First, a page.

Heart Disease Trends: Research and Trends
By: Terri McKinney
Working in the emergency medical field means keeping up with current heart disease trends. 2012 generated a multitude of research regarding cardiovascular health. February is National Heart Month, and the perfect time to brush up on current heart disease trends. Here are three key studies from the past year about which every healthcare professional and first responder should know.
New findings: Weight loss does not lower heart disease risk from type 2 diabetes
Individuals who are overweight or obese are at a significantly higher risk for cardiovascular events, such as heart attack and stroke. But according to a recent study from the National Institute of Health, weight loss may not help certain individuals immediately reduce this risk.
Researchers from across the country worked with 5,145 patients – half of which participated in an intensive diet and exercise program. The results showed that the diet and exercise program, while resulting in weight loss for many patients, did not reduce cardiovascular events for those with longstanding type 2 diabetes.
These findings are significant, as type 2 diabetes affects nearly 24 million people in the United States alone, and cardiovascular disease is the leading cause of death among Americans.
The researchers did note, however, that weight loss did help patients reduce other health conditions, such as sleep apnea.
Heart Disease Statistics 2012: Family history may affect individuals’ cardiovascular risk
According to a study published in the Journal of the American College of Cardiology, family history may play a part in an individual’s risk for cardiovascular disease.
Researchers examined the family histories of people born in Denmark between 1950 and 2008. They found that family history of premature cardiovascular death was consistently and significantly associated with a risk of early cardiovascular disease, suggesting the risk is inherited.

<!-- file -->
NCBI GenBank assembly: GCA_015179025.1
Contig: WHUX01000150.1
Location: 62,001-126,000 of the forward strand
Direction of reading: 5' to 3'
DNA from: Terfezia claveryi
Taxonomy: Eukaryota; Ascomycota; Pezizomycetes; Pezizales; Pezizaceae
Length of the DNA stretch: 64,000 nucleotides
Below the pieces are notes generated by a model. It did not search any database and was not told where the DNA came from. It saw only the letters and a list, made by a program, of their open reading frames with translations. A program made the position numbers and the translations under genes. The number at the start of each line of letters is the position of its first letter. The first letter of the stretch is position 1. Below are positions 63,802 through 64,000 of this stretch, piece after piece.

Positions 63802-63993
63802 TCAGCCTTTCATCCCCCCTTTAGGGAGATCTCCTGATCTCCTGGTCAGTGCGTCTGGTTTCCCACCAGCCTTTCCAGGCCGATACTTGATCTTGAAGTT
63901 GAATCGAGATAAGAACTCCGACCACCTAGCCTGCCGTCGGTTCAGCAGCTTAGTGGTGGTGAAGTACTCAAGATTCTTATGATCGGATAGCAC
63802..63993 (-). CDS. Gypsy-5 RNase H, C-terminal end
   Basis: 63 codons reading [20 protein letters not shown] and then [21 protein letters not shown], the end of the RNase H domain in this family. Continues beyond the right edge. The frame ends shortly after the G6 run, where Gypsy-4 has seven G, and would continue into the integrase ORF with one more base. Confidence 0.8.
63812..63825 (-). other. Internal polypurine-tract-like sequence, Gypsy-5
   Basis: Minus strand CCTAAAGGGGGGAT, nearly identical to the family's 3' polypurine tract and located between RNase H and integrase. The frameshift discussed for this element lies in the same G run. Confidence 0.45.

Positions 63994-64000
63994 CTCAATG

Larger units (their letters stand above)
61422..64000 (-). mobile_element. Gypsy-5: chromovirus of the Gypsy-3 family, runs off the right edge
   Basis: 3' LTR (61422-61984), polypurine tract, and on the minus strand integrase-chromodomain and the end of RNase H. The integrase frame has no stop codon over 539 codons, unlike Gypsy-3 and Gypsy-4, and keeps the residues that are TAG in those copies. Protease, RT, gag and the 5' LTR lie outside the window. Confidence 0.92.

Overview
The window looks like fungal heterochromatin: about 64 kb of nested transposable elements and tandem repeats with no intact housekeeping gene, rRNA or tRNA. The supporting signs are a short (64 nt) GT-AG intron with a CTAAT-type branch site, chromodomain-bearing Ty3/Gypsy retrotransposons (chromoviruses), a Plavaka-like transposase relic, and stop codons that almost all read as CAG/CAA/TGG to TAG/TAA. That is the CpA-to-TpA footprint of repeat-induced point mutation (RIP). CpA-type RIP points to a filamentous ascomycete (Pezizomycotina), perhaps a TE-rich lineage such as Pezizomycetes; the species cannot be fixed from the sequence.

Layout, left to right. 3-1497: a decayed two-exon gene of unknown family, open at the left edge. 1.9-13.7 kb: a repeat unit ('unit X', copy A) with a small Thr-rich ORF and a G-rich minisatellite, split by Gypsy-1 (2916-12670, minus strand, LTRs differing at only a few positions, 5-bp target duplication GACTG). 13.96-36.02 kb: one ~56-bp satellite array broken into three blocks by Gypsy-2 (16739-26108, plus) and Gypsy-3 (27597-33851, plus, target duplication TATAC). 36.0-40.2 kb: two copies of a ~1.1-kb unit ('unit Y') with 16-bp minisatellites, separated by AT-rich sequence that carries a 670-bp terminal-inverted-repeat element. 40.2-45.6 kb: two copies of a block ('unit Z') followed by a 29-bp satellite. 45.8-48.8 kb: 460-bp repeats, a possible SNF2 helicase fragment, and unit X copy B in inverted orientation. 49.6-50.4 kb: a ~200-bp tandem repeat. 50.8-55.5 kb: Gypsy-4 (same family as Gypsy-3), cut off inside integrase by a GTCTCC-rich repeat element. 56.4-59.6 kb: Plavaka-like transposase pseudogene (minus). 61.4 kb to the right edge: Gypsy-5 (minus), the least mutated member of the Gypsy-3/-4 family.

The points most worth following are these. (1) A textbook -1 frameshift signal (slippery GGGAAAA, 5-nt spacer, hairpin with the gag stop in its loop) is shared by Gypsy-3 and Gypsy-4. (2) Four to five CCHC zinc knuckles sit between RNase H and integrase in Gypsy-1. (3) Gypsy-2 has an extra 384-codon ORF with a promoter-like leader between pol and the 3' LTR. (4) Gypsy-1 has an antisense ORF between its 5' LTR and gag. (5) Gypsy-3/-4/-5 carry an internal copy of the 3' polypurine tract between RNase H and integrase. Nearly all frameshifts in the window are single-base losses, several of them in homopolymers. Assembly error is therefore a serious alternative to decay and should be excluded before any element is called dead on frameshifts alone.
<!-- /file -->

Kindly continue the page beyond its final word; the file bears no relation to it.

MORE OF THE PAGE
The researchers emphasized that healthcare professionals should keep these results in mind when assessing the risk of an individual with a family history of premature cardiovascular death.
Heart disease trends: Sleep disturbance connected to cardiovascular risk in adolescents
Past research has shown that inadequate or disturbed sleep is associated with higher risk for cardiovascular problems in adults. But a new study suggests that this may also be true among adolescents.
Researchers collected data on adolescents from the 2009/10 cycle of the Healthy Heart Schools' Program, a study in the Niagara region of Ontario. From this data, they were able to draw a connection between amount and quality of sleep, and risk of cardiovascular disease.
The researchers who conducted this study suggest that improving sleep hygiene early in life may be a crucial step in preventing cardiovascular disease.
Health Ed Solutions (HES) offers online courses for emergency healthcare certification and training. HES’ courses are geared toward healthcare professionals and first responders. Course offerings include advanced cardiac life support (ACLS), pediatric advanced life support (PALS) and basic life support (BLS) certifications, as well as cardiopulmonary resuscitation (CPR), automated external defibrillator (AED) and first aid training. HES also offers an online library, which includes information on relevant health topics, such as heart disease trends (2012). Learn more at HealthEdSolutions.com